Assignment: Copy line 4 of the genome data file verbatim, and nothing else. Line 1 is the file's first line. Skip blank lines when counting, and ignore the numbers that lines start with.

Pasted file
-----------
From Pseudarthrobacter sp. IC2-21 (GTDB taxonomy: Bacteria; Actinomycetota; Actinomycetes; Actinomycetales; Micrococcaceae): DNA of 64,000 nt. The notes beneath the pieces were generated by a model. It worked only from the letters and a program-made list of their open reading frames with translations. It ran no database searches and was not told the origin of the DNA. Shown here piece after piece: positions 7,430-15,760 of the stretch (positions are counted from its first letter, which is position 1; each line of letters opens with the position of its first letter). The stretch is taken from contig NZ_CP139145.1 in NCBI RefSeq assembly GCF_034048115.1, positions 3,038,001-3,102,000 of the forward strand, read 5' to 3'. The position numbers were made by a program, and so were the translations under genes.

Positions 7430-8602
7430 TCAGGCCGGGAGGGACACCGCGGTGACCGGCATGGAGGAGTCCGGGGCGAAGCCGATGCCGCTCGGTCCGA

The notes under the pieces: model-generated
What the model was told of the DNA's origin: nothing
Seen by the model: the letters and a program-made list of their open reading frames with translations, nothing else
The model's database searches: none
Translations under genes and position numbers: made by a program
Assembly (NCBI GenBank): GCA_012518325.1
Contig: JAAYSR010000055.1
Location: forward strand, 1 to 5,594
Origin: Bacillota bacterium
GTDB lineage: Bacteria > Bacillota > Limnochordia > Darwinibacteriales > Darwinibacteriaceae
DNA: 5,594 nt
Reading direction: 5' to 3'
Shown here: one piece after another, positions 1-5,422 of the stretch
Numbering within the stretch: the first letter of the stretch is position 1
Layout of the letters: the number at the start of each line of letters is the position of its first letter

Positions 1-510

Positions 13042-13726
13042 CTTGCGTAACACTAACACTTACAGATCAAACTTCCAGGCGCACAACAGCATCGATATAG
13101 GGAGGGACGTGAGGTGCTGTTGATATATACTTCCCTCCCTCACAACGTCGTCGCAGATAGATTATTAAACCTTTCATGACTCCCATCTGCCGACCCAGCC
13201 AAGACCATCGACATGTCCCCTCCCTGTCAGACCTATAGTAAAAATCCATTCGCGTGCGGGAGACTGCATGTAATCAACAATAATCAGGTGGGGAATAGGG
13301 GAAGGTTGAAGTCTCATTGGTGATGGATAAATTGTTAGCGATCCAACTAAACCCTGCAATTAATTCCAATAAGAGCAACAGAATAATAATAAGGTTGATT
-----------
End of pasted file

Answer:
The notes under the pieces: model-generated